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Copy-edits

22 November 2005

Heres a rare thing, a unique thing indeed, never before recorded in the annals: I have received a copy-edit back from a publisher, and I'm actually happy with it.

For those not in the trade, a copy-edit is the nit-picking, the detailed going-over where somebody is paid to quibble over punctuation and hyphens and you've-used-the-same-word-twice-in-the-same-paragraph, that sort of thing. All of which is fine and dandy and potentially useful, only the generic experience is that copy-editors are all writers-manqué, and they overrun their briefs; what you tend to get back is a manuscript that's been partially and almost randomly rewritten, anywhere where they felt their own words sounded better than yours. I have unequivocally hated almost every copy-edit I've ever had, and have spent days and sometimes weeks trying to undo the damage, put things back the way they were, the way they ought to be. [Well, that's my version. Friends of mine who have had the misfortune to copy-edit me just tell me Im a nightmare to work with. You choose.]

Anyway, Bridge of Dreams has just come back from its copy-edit, which I had been dreading, because Americans have a reputation for ruthless interference; and it's actually the lightest, most sensitive, most sympathetic edit I've ever had. He's hardly changed a word, except for clarity, where it's really quite hard to argue with him and I'm not inclined to bother.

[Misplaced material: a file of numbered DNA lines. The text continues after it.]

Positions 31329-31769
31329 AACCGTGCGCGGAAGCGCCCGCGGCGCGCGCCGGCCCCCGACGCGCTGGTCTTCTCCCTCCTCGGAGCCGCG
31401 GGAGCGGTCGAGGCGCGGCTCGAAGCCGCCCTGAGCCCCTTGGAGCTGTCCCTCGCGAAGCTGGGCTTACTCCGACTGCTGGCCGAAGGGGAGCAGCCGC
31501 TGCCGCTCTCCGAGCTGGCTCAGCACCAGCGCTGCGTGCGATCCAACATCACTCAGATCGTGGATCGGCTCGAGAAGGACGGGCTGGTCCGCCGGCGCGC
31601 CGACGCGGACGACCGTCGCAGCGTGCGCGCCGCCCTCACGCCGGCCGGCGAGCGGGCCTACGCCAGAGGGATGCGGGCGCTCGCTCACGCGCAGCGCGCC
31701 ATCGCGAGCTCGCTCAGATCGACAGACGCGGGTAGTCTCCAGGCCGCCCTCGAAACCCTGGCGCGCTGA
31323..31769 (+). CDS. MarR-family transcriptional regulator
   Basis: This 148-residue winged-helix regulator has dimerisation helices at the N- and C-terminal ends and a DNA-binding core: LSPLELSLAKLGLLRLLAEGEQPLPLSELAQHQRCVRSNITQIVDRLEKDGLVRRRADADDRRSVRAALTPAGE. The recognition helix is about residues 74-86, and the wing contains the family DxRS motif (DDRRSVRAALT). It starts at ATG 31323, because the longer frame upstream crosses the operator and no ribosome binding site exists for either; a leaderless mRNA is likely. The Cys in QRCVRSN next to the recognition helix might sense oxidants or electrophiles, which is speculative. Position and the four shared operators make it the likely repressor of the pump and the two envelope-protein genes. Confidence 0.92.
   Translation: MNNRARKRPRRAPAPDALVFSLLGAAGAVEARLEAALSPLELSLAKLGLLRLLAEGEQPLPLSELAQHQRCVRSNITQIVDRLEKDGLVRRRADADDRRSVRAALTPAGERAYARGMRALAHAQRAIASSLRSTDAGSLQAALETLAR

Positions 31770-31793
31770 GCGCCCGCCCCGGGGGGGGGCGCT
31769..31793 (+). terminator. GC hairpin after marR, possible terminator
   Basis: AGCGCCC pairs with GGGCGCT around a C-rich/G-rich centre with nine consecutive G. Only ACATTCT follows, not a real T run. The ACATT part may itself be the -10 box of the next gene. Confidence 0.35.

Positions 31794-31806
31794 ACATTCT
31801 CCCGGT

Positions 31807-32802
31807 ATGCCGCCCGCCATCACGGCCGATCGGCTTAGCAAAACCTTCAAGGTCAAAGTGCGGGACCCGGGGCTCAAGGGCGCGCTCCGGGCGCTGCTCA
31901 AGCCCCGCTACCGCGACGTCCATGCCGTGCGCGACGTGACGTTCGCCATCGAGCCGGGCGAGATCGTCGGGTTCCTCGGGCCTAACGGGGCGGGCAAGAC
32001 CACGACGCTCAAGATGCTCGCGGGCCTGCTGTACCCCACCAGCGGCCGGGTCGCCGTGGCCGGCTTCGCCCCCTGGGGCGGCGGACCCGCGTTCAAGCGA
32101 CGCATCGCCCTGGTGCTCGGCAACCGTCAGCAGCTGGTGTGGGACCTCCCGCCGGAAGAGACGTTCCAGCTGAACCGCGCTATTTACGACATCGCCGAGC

Nevertheless, the whole typescript has to be read through, to the same degree of detail that he gave it. Not only so's I can quibble with his quibbles, as I must; this is the last chance I get to do serious reworking of my own. That's a slightly odd experience itself, because of the way this particular book was made, with radical rewrites of certain sections; some of it has been honed and polished to a high degree, while some is still quite rough and needs hard pruning.

The really odd thing, though, is that almost no one will notice how patchwork an achievement it is. I could claim to be really good at disguising the joins, but actually it's common currency for any writer; there are always sections where the words have flowed like honey, and always sections where we've had to dig 'em out with our bare hands, and even we can't spot which was which by the time the book is published. Something about consistency of voice, I guess, which overrides the little local difficulties, the day-to-day processes and halts. But it is odd, youd think a hard days work would glare out against an easy, and it really doesn't. Usually.


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© Chaz Brenchley 2005
Reproduced here by permission of Chaz Brenchley, who asserts his moral right to be identified as the author of this work.